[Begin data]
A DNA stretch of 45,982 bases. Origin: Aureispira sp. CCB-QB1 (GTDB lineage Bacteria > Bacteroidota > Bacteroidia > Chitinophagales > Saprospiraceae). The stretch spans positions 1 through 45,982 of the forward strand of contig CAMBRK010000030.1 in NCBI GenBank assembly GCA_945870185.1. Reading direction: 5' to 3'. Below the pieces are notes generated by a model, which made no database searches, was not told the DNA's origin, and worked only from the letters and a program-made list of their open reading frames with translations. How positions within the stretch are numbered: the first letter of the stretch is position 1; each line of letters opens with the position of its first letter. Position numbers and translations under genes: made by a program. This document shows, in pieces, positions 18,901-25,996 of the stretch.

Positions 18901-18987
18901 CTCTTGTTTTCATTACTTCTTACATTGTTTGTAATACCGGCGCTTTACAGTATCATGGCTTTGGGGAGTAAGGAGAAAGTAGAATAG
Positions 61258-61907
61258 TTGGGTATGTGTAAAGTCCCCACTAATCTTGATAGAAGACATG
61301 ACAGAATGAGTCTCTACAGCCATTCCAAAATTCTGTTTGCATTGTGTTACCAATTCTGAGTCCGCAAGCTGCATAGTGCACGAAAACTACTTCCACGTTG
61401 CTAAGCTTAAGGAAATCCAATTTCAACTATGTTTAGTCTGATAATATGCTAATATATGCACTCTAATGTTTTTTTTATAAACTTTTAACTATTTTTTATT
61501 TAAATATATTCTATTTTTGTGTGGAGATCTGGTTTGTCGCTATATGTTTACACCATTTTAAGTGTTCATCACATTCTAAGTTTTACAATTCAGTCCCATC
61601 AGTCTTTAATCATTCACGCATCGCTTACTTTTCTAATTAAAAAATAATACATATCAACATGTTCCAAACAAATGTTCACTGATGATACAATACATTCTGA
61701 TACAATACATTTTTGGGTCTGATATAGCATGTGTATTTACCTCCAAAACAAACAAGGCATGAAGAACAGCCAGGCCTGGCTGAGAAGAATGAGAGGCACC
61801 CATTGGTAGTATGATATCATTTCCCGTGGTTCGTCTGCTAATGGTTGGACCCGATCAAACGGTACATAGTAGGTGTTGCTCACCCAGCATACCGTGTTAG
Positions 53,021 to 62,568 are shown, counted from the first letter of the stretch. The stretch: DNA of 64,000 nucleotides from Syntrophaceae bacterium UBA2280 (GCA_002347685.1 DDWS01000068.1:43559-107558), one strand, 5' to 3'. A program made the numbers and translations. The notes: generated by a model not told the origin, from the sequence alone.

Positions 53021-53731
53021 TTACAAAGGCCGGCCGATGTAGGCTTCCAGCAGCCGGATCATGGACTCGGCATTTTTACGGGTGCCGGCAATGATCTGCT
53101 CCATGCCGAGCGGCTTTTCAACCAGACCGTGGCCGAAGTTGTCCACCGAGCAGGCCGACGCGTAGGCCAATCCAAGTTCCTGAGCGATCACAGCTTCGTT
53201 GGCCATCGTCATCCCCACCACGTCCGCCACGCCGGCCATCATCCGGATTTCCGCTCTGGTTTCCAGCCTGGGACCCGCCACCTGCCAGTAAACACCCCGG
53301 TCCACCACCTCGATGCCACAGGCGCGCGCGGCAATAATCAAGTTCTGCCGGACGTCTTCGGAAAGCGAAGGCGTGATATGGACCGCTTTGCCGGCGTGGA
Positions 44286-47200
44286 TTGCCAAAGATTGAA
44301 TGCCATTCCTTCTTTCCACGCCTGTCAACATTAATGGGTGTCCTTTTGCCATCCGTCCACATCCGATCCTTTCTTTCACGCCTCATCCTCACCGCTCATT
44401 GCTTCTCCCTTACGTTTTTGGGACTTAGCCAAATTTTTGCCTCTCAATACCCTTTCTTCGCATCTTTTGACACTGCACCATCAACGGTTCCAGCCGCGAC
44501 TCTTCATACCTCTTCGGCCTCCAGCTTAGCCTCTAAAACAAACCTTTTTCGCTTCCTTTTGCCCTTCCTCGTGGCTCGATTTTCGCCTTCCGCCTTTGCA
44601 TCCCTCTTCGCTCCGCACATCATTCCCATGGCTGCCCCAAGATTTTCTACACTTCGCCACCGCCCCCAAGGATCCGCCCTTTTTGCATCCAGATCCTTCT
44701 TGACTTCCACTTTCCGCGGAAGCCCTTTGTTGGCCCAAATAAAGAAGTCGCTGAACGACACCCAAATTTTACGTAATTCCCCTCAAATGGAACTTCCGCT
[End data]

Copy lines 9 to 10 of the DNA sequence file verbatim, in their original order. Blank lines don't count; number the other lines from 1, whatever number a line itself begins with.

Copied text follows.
61601 AGTCTTTAATCATTCACGCATCGCTTACTTTTCTAATTAAAAAATAATACATATCAACATGTTCCAAACAAATGTTCACTGATGATACAATACATTCTGA
61701 TACAATACATTTTTGGGTCTGATATAGCATGTGTATTTACCTCCAAAACAAACAAGGCATGAAGAACAGCCAGGCCTGGCTGAGAAGAATGAGAGGCACC